xIvj HISTORY OF BRITISH RULE 515
The Act for the Better Government of India (i858), which India
finally transferred the entire administration from the Company transferred
- to the
to the Crown, was not passed without an eloquent protest from Crown,
the Directors, nor without acrimonious party discussion in 1858.
Parliament. It enacts that India shall be governed by, and
in the name of, the Sovereign through one of the principal
Secretaries of State, assisted by a Council of fifteen members.
At the same time the Governor-General received the new title ' The
of Viceroy. The European troops of the Company, numbering Viceroy.'
about 24,000 officers and men, were amalgamated with the
Royal service, and the Indian Navy was abolished. By the
Indian Councils Act (I86I), the Governor-General's Council,
and also the Councils at Madras and Bombay, were aug-
mented by the addition of non-official members, either natives
or Europeans, for legislative purposes only. By another Act,
also passed in IS6r, High Courts of Judicature were constituted
out of the old Supreme Courts at the Presidency towns and
the AdAlats or appellate courts of the Company.
It fell to the lot of Lord Canning both to suppress the India
Mutiny and to introduce the peaceful revolution which under the
followed. It suffices to say that he preserved his equanimity
unruffled in the darkest hours of peril, and that the strict
impartiality of his conduct incurred alternate praise and blame
from partisans of both sides. The epithet then scornfully
levelled at him of 'Clemency' Canning is now remembered
only to his honour. On November I, I858, at a grand darbdr Queen's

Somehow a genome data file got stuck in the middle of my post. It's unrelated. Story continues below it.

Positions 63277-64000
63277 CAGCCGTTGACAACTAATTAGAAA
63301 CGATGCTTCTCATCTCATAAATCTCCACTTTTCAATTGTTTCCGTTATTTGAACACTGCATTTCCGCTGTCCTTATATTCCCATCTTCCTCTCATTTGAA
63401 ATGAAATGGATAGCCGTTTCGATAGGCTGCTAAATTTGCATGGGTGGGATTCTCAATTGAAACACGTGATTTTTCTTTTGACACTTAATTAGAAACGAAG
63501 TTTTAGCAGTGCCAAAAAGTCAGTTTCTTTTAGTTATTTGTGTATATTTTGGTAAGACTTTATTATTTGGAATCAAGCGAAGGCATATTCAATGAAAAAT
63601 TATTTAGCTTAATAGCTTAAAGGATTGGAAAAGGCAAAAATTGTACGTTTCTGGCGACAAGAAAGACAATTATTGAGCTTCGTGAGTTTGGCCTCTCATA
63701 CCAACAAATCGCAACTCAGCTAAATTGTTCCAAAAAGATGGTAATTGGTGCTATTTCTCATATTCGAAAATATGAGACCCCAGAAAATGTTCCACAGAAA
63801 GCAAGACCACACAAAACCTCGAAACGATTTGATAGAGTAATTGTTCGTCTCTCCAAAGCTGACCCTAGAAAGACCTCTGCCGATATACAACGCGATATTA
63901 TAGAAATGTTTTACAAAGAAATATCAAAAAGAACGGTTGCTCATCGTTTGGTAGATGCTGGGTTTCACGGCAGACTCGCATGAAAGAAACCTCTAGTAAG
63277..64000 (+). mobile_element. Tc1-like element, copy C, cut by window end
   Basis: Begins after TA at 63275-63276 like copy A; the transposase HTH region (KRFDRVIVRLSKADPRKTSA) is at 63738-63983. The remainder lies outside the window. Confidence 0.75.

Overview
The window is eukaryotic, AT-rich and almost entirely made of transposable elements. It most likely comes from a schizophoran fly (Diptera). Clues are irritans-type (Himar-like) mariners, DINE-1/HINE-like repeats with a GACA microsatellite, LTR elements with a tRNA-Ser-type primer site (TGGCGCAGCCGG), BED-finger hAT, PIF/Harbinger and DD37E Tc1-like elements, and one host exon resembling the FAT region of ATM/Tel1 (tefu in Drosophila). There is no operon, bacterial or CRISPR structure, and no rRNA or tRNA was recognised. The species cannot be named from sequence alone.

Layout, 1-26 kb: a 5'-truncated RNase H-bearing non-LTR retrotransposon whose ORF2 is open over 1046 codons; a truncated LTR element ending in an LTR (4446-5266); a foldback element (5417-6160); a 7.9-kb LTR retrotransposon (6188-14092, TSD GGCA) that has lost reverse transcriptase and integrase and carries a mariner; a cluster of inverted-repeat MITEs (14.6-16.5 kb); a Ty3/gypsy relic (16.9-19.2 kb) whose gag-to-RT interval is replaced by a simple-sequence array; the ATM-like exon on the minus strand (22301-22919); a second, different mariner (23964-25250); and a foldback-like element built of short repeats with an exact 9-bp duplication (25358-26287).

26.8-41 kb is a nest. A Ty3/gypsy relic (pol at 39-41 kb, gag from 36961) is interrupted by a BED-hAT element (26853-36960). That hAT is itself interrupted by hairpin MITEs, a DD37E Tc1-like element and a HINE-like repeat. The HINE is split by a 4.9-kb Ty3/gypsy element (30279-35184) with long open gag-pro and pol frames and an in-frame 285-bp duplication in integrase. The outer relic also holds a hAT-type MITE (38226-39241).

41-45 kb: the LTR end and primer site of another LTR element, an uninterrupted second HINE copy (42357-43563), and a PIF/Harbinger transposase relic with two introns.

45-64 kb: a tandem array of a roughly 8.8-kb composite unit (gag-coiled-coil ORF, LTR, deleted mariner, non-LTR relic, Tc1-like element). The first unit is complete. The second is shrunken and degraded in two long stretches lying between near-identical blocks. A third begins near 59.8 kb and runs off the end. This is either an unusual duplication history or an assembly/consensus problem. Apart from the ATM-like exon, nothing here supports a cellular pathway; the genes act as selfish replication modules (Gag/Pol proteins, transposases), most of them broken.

held at Allahabad, he published the Royal Proclamation, which Procla-
announced that the Queen had assumed the government Nov. i,
of India. This document, which is, in the truest and noblest I858.
sense, the Magna Charta of the Indian people, proclaimed in
eloquent words a policy of justice and religious toleration, and
granted an amnesty to all except those who had directly taken
part in the murder of British subjects. Peace was proclaimed
throughout India on July 8, I859. In the following cold
season Lord Canning made a viceregal progress through the
Northern Provinces, to receive the homage of loyal princes
and chiefs, and to assure them that the policy of 'escheat or
lapse' was at an end, and that adopted heirs would hence-
forward be recognized by the British Government.
The suppression of the Mutiny increased the debt of India Cost of the
by about 40 crores of rupees, and the military changes which Mutiny.
ensued augmented the annual expenditure by about io crores.
To grapple with this deficit, a distinguished political economist
and parliamentary financier, Mr. James Wilson, was sent out